As the fissures widen in the bedrock that once was the stalwart contingent of conservatives in the Missouri Synod, interesting patterns in the breach have begun to emerge. Most prominent of these has to do with the marks of divergent worship practices, marks which designate various strains of loyalty to the perceived tradition. On one side are those for whom worship style or choice is largely a matter of adiaphora, while on the other are marked by their attempts at maintaining a catholicity in appearance as well as in substance.
Borrowing terminology from the Anglicans, people have referred to the choices as "high church" or "low church." Denizens on each side of this fence tend to use the term corresponding to the other side derogatorily. Those of the "low church" mentality consider "high church" to be a negative appellation. This was once largely due to remembrances of "high church" tendencies among the liberals of the seventies who sympathized with those who marched pompously out of the St. Louis Seminary. Those men were high church, they wore collars, they chanted, and they liked to think of themselves as catholic. But those men were also naughty, to couch the matter in this rather blunt term I heard from a faithful if rather cockney lay woman I encountered once on a recent trip to the British Isles: they were naughty Lutherans. That is, they rejected the authority of the Scriptures and were openly given to the excesses of historical criticism; hence "high church" came into use as one way to designate their naughtiness, by those on the low, conservative side of the fence.
Today, however, on the "high" side of the fence, those naughty Lutherans are nowhere to be found. They have flown the coop. But meanwhile others have arisen who, it turns out, look very much like them: they wear collars, they chant, and they like to think of themselves as catholic. The difference is that they are not naughty; they never question the authority of the Scriptures, and they always place themselves humbly beneath that authority. They may dress like the notorious Seminex-arian John Tietjen did, but they are definitely not on the same team. These are men whose confessional subscription, unlike that of the Seminex crowd, is not quatenus but quia; that is, subscribe to the Lutheran confessions not insofar as, but because they believe them to be in agreement with the Sacred Scriptures. Because of that subscription, and because of their allegiance to the catholic tradition which Martin Luther espoused, they are liturgical in their approach, and they tend to view the Missouri elements on the other side of the fence as "low church", in as derogatory a sense as the latter employ the former term against them.
The designations are flawed on both sides. The “high church/low church” jargon is really borrowed from the Anglicans, and if “high church” is meant to designate “high mass,” then it really isn’t high until there is incense, bells, celebrant, deacon, subdeacon, and lots of chanting. “Low church” among the British calls to mind the Puritans with their their anticlericalism and their sacramentarian spite for the means of grace.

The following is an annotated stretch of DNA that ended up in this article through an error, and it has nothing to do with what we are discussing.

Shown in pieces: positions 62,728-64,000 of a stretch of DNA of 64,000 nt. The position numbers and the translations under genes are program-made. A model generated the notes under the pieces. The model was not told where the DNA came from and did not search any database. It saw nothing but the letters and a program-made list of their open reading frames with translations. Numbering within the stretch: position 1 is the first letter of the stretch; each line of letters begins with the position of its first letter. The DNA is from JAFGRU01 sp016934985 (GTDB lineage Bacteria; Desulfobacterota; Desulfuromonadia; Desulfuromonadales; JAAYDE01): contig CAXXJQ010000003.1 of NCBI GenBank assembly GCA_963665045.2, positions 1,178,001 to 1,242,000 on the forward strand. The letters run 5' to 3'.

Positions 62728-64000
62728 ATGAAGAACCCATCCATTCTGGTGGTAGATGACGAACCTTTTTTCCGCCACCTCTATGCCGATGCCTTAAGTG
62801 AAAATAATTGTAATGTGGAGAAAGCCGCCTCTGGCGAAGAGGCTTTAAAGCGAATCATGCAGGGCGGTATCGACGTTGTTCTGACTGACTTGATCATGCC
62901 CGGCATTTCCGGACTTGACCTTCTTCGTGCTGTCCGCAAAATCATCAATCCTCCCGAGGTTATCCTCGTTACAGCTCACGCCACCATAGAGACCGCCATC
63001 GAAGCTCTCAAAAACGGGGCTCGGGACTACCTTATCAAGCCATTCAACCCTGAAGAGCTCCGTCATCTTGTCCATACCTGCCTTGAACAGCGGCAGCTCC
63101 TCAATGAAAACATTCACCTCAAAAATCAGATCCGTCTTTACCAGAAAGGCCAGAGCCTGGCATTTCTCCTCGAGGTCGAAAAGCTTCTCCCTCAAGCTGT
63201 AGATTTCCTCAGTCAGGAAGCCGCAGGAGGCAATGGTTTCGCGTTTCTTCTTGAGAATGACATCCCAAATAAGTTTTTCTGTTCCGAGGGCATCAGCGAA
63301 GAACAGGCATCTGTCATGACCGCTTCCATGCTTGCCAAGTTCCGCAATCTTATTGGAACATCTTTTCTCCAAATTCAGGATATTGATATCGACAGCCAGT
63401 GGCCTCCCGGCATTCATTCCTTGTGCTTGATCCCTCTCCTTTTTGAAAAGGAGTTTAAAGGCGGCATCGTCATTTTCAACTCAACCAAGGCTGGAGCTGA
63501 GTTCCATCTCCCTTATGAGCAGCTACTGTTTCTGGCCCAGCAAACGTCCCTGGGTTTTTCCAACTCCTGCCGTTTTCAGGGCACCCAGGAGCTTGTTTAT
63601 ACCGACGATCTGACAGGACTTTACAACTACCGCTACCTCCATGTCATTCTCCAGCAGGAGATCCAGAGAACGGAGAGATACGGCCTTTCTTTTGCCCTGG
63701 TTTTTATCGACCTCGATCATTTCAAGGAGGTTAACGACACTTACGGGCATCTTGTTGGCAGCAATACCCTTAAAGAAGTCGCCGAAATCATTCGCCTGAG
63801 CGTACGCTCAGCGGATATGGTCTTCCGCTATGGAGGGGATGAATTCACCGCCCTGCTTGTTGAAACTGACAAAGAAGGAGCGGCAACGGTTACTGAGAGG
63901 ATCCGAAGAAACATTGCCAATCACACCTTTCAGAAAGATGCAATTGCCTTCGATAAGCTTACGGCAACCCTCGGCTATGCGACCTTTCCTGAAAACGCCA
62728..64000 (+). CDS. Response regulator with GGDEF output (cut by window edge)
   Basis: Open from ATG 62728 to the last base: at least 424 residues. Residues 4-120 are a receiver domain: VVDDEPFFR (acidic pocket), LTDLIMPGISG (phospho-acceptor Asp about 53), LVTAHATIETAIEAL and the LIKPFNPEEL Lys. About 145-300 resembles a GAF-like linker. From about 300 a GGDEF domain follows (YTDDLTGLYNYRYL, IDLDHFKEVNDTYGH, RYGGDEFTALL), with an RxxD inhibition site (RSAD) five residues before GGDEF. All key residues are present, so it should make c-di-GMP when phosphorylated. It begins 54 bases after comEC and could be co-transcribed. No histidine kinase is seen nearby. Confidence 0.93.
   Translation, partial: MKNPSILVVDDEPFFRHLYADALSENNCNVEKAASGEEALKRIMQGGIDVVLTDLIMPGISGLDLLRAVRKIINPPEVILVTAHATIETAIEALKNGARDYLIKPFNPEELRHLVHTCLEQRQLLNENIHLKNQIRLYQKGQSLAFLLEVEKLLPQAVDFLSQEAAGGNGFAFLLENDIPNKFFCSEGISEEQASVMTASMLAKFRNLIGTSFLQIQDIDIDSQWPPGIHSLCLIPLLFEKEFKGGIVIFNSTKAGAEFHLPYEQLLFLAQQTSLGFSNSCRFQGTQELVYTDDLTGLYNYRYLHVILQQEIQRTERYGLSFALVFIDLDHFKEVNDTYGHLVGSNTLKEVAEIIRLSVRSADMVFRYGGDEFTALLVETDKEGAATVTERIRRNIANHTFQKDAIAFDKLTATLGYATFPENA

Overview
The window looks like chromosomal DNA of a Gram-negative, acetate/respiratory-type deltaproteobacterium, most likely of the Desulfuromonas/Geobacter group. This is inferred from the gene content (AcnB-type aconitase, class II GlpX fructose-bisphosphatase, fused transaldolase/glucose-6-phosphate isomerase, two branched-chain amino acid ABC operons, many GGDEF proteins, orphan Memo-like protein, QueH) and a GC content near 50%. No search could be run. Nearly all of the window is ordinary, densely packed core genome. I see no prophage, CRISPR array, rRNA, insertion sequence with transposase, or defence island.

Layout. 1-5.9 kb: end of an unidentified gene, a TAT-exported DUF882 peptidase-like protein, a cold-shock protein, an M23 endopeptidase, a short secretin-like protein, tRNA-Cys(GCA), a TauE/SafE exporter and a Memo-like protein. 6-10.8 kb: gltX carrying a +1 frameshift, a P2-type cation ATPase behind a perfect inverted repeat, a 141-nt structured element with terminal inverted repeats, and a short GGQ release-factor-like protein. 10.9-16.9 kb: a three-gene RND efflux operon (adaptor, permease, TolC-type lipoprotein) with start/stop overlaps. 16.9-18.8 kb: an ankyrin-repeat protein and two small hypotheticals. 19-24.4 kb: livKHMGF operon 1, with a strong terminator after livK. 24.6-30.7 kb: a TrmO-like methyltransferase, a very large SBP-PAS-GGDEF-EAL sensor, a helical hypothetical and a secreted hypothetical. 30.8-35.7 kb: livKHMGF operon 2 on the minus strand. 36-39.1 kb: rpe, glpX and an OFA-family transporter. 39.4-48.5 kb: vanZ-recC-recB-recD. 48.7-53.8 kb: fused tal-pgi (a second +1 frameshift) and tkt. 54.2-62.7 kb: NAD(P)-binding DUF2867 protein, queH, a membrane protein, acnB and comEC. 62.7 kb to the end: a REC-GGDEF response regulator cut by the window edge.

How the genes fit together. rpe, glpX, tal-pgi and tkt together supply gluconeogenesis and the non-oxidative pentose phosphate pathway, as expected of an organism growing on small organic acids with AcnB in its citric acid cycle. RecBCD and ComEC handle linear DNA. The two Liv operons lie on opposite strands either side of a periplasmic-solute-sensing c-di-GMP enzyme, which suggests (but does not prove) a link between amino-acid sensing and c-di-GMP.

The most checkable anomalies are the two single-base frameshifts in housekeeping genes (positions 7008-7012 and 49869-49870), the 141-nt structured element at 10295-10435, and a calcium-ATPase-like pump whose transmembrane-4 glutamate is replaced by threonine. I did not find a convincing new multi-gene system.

Moreover, just as "high church" is weak due to its failure to distinguish the naughty from, as it were, the nice, so also "low church" is weak. There are some among those so designated who are simply following the tradition they have learned, than which they have known no other. But now there are others for whom "low" is employed with a vengeance, almost as a confessional statement against those who might suggest that worship style is something other than an adiaphoron. So much vengeance marks this new version of low, in fact, that one wonders just how low is possible.
Beyond these weaknesses with the terms, there is a more serious weakness, which has to do with what worship is, and how worshippers actually worship. Simply put, I believe, it often has to do with whether one is paying attention or not. Low church, especially among those who employ its distinguishing marks with an adiaphorous passion, all too often means church in which the liturgy means little or nothing. Either portions of it are discarded, or, if employed, are waded through as if in thick mud on the hiking boots of would-be adventurous campers. “See,” they say, “we are out to prove that this is all adiaphora; we can take it or leave it. We may (or may) not put up with some of it, if only to make the hearers good and ready to hear the all-important sermon.”
Such use of the liturgy sees it rather in the same vein as we view a catena of commercials before our favorite television program begins. Thus one may find people and pastors trudging through the liturgy with no particular attention to posture or position, providing subtle indications that they are not really listening or praying along. The sermon often has no connection whatever to the liturgy or even readings, and the pastor may even retire to the vestry during certain hymns or portions of the liturgy for which his presence as "worship leader" is not needed. Certainly there is no bodily indication in such cases of being in the presence of the Incarnate, Risen Christ when at worship.
The widening of the liturgical rift between low and high is therefore making the distinctions more telling than they once were. The vengeance with which "low" worship is now being practiced, as well as the depths to which "low" has in some cases plummeted, leads us to the temptation to wonder how far in fact low now is from the bottom, that is, from the absence of worship at all. Have their efforts to distance themselves from the naughty Lutherans resulted in a reaction also against what is noble and good about traditional Lutheran worship? Put otherwise, perhaps we are drifting to a choice between high church and no church. A sad result, that, of attempts to fend off the naughty, who in fact are already long gone.
Adopted from an article published in June 1994